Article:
People who know me personally will know that I don’t take cancer lightly (for various reasons I won’t go into here). So I am always a bit reluctant to criticize people who make the fight against cancer their life’s mission. After all, there are easier jobs. But cancer is not just a physical illness; it’s also a taboo-laden, paranoia-attracting, terror-inducing cultural obsession. And that means that most people’s understanding of it will be a product of much more than merely reliable information and sound judgement. A whole lot of psychology will be in the mix too.
That’s why professional cancer docs need to be especially careful when communicating information to the general public. Ditto mainstream intellectually-driven news media. At this stage, some newspapers (such as the Daily Mail) are such laughing stocks in the world of cancer hysteria (Ben Goldacre famously described them as being “on an ongoing ontological program to divide all inanimate objects into ones that will either cause or cure cancer“), it is difficult to read their cancer stories with a straight face (see here and here). Other newspapers, such as the Guardian, (probably) deserve to be taken more seriously.
But, when it comes to medical scares, even the Guardian can play with fire now and again. Today’s piece on cancer, while mostly wholesome, might just be a case in point.
Continue reading “Cancer: Misinformation is a risk factor too”
I recently came across this campaign for homeopathy awareness. Sounds good to me, we could certainly do with a helluva lot more awareness in this area. In fact, one of the more surprising reactions I encounter when I discuss homeopathy with otherwise well-informed people, is when they express surprise about its basic rudiments. Like the fact that there is nothing actually in the stuff. Or that it’s scientifically impossible for there to be anything in there. Or the fact that it is medically inert. Or the fact that homeopathy isn’t herbal medicine (I frequently get something like: “Oh, homeopathy does work, I saw this documentary about St John’s Wort on TV…“).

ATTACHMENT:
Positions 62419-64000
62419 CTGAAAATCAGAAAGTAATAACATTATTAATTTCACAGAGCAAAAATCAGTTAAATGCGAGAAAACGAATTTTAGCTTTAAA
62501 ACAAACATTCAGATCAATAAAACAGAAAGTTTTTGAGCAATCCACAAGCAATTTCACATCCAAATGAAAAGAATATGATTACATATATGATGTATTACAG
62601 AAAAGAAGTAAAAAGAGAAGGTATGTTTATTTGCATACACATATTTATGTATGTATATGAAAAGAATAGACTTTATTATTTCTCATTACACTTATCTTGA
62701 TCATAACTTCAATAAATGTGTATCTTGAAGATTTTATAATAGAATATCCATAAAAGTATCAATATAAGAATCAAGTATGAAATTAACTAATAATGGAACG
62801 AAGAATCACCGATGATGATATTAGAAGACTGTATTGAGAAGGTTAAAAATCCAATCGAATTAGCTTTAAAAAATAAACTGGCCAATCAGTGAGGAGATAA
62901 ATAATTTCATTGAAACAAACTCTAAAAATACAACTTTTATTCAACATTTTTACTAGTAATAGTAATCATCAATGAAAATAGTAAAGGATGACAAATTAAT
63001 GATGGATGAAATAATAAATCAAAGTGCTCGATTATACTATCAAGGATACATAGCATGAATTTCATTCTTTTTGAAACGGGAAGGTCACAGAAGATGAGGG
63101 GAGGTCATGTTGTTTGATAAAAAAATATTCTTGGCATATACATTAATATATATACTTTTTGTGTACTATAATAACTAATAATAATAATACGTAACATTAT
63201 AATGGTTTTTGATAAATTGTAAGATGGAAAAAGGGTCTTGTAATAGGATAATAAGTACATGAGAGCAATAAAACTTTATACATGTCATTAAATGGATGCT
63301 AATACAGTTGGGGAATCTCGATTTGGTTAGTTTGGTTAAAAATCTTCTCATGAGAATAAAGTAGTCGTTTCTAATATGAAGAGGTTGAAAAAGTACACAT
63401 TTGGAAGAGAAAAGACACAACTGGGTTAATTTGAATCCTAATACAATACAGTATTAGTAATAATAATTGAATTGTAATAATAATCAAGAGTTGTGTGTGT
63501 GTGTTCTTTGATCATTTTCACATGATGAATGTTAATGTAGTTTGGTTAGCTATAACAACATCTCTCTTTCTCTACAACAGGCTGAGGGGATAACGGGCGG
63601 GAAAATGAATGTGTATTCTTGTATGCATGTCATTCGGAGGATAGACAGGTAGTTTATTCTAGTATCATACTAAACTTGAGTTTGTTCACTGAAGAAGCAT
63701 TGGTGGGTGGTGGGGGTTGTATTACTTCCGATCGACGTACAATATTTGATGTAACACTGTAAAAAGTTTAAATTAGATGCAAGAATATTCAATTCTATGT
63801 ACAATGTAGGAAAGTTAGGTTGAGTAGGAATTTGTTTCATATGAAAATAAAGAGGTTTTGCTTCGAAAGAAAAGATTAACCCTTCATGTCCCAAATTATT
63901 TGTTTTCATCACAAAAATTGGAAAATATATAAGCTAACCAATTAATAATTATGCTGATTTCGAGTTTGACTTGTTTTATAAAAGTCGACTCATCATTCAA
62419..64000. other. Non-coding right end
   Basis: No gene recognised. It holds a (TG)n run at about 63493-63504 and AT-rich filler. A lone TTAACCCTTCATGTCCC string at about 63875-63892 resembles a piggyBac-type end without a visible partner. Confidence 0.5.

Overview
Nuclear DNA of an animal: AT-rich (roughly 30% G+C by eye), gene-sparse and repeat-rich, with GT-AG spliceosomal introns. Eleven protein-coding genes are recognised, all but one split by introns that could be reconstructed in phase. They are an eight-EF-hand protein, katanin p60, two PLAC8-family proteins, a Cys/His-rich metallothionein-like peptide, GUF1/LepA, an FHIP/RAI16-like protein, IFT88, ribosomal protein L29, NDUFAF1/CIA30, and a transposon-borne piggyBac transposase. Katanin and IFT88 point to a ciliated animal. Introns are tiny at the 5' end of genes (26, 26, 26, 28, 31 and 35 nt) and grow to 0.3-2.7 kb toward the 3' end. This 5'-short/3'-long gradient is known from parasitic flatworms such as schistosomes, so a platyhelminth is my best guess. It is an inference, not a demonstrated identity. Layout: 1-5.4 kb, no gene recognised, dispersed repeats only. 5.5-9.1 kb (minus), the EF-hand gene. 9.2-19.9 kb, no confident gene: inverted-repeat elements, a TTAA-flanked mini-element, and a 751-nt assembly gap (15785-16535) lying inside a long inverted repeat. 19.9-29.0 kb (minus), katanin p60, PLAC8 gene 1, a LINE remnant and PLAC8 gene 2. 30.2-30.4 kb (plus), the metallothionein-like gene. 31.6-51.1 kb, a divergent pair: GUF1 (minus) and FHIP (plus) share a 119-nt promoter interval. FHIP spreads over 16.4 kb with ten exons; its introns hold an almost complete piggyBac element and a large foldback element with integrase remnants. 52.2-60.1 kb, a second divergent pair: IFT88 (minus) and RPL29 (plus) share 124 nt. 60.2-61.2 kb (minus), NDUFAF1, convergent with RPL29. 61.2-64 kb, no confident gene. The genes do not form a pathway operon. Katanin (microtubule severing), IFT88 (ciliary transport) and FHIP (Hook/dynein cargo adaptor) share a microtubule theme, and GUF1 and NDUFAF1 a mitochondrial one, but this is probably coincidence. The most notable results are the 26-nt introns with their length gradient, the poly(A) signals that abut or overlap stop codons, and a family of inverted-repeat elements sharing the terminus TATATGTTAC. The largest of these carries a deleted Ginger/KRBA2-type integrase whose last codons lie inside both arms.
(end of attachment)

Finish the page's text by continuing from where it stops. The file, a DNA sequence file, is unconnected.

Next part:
I even occasionally encounter people who purport to know (and, horror of horrors, to teach) about the health sciences but who remain somehow oblivious to even the simple point that homeopathy is a controversial subject. Continue reading “I’ve decided to do my bit for homeopathy awareness…”
Here is an opinion piece I wrote for in this week’s Modern Medicine magazine. The version below is the final draft prior to some very minor typographical edits. The article also appears online at irishhealth.com, where you can also read a companion article presenting an opposing perspective on complementary medicine. Modern Medicine is published by Medmedia Publications and edited by Ken Fitzsimons.
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Last year saw the death from cancer of Steve Jobs, the entrepreneur who brought us the iPhone, a visionary credited with enhancing the lives of millions through insight and intellectual brilliance. Nonetheless, although acclaimed as a technological sophisticate, Jobs had a proclivity for the esoteric. When diagnosed with pancreatic cancer, he chose to eschew ordinary medicine and instead turned to complementary and alternative medicine (or CAM). His therapies included dietary treatments, “hydrotherapy”, acupuncture, naturopathy, and even the occasional visit to a psychic. Continue reading “The costs of complementary medicine”